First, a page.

Lack of added value is another concern: the experience of my Office shows that lacking legal safeguards are very rarely the real problem. The actual issue is that these safeguards are ineffective and even the best ones can be reduced to a formality between the physicians and judges in the daily reality of our legal systems, which remain ill-adapted to the needs of persons with psychosocial disabilities.

Therefore, the protocol is trying to solve the wrong problem. The standards we need urgently today are not more safeguards, but what the states should do as a minimum to avoid involuntary measures in the first place. The Protocol only says that the states should do their best, without defining what the minimum efforts should be. It will therefore not improve the situation on the ground.

When it comes to these efforts, the divergence in practices and recourse to involuntary measures in our member states is remarkable. While only few comparative studies exist, they all point to the fact that the rate of involuntary admissions can vary enormously from one country to another, by up to 35 times. I do not think that this is because some countries have better safeguards than others or have fewer persons with mental health problems.

Even within the regions of the same country situations can be very diverse. For instance, in France certain geographic regions had involuntary admission rates 80% higher than others. Same for coercive measures: studies in Germany, for example, show that their use increases depending on the hospital, perhaps up to ten times.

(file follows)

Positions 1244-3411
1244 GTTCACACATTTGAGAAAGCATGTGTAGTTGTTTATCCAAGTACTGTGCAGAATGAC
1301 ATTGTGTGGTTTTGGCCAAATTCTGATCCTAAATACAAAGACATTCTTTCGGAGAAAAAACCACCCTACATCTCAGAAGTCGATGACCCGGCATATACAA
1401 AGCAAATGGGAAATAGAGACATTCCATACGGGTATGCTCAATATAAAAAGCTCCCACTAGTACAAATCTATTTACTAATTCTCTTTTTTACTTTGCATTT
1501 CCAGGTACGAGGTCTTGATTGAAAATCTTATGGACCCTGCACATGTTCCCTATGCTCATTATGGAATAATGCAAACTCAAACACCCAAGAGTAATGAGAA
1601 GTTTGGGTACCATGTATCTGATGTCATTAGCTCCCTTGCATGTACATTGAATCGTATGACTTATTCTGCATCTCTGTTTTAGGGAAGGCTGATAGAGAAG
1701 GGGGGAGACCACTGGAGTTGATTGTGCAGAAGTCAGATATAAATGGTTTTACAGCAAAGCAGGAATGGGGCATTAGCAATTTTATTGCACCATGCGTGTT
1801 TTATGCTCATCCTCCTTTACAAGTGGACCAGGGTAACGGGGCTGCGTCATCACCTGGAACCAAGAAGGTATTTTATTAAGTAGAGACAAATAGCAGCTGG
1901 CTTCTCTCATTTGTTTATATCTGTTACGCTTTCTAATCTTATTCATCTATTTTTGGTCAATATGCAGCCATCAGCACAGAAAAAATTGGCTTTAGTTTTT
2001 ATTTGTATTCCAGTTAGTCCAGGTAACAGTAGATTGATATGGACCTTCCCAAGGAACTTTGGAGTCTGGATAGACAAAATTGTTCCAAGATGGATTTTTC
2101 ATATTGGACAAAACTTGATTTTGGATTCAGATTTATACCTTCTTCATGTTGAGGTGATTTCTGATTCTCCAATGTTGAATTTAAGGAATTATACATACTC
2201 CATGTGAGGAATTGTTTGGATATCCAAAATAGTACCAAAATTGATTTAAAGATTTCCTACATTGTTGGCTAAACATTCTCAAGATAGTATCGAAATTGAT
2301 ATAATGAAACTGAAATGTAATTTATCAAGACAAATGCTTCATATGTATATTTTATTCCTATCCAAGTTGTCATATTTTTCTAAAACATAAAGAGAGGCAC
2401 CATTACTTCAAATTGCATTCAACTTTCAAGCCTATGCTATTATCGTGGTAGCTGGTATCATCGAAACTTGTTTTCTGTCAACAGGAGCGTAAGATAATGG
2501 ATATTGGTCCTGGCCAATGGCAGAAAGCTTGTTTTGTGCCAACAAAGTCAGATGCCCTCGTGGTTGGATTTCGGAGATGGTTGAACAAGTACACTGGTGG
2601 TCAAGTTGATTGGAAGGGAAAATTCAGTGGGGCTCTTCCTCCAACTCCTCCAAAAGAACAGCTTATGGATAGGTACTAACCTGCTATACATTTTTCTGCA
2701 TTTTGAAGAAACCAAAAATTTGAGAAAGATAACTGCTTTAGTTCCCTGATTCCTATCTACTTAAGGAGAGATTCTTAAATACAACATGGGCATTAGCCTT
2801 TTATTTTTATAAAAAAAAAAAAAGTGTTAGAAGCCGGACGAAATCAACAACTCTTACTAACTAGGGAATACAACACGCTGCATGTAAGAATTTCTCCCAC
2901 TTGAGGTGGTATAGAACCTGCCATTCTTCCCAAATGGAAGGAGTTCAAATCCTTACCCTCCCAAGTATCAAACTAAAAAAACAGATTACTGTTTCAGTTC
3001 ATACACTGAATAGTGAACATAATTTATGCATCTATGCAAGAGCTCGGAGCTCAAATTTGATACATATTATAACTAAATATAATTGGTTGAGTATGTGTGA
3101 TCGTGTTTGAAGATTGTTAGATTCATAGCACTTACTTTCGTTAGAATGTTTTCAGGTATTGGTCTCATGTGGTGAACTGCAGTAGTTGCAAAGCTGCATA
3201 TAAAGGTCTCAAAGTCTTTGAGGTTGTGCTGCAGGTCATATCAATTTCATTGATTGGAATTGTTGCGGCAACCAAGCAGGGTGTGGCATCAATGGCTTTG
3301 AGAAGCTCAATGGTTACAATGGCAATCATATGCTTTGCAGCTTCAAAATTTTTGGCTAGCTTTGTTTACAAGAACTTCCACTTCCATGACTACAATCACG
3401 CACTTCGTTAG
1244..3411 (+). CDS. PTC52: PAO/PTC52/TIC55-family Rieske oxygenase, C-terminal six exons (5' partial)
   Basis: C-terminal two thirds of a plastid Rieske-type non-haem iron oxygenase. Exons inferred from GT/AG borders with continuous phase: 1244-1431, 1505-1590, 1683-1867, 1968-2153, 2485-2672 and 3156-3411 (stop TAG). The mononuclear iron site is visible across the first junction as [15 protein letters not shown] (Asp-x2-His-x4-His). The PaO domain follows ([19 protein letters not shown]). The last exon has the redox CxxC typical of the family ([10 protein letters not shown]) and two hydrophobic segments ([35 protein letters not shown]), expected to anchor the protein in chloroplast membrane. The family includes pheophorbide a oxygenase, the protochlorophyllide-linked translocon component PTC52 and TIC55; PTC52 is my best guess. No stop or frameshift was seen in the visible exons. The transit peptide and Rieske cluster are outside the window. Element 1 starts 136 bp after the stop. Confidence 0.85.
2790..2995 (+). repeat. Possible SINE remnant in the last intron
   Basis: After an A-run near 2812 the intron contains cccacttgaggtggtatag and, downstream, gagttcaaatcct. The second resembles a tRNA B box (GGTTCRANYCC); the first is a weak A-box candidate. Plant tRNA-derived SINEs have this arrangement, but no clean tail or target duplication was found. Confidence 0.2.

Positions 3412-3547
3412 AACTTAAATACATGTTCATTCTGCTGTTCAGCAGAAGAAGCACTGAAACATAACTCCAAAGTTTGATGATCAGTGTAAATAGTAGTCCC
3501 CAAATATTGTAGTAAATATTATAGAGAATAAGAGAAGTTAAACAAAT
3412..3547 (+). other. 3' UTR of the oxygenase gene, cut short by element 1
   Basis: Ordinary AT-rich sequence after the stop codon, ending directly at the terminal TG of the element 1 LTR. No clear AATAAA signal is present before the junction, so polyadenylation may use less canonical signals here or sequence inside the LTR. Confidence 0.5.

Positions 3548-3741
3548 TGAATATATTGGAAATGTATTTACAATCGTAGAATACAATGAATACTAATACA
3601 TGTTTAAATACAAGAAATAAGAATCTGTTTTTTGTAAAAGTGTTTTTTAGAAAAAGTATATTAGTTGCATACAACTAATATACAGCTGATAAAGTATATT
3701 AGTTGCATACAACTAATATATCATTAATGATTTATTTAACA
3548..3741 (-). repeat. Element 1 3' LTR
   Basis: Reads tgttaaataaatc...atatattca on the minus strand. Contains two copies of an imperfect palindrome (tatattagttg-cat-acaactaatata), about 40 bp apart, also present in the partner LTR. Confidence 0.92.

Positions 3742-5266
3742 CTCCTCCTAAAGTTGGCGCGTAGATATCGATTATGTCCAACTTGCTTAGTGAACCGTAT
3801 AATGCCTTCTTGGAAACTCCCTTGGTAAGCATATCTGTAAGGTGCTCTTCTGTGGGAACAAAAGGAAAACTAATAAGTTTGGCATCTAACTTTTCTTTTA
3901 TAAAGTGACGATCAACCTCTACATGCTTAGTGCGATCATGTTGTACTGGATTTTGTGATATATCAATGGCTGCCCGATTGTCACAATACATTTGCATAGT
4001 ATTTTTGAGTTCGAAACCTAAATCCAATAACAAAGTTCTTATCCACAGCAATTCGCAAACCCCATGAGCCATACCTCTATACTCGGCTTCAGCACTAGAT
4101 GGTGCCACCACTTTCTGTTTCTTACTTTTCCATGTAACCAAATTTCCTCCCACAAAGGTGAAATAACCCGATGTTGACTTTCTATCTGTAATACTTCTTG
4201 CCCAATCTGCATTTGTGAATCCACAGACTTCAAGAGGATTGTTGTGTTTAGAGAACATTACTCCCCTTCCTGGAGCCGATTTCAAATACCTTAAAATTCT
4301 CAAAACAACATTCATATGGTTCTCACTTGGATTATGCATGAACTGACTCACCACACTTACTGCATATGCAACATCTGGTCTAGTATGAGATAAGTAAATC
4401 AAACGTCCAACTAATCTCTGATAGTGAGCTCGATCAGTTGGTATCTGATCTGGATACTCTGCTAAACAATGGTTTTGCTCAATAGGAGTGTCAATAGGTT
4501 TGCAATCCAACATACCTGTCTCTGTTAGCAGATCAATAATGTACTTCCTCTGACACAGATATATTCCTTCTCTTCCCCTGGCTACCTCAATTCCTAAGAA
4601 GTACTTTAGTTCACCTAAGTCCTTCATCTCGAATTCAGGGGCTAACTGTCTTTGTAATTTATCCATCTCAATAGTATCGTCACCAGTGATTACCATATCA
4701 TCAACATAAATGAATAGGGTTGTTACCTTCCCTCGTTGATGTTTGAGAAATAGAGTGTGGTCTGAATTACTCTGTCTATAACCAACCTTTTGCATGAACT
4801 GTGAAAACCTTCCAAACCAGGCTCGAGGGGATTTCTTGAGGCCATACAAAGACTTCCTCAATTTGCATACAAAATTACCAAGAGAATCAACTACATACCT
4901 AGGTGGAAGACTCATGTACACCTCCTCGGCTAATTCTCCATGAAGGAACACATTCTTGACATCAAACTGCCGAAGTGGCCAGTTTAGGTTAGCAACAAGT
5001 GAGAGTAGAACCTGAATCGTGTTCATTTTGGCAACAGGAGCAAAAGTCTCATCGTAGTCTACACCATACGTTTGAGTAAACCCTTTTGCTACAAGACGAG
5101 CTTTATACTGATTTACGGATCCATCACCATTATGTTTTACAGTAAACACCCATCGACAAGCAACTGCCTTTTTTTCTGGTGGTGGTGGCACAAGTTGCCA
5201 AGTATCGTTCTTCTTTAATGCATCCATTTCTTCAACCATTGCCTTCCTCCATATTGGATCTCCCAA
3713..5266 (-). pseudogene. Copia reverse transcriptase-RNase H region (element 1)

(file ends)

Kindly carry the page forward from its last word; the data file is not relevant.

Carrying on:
This to me clearly signals that safeguards for involuntary measures are not the issue and that our member states urgently need clearer guidance on minimum standards concerning alternatives to involuntary measures. This draft Additional Protocol does not address that need, and even overshadows it by its exclusive focus on safeguards.

I also share the concerns of the Assembly on the lack of proper consultation of the persons concerned in the drafting procedure. The history of the human rights of persons with disabilities is all about how they were treated as objects, with no say on their own destiny, and not as subjects of human rights with personal autonomy. This has started changing in recent decades due to their activism, with the motto “nothing about us without us”. This approach has triumphed with the CRPD, which also clearly states that no policy should be approved without the full involvement of persons with disabilities in its elaboration.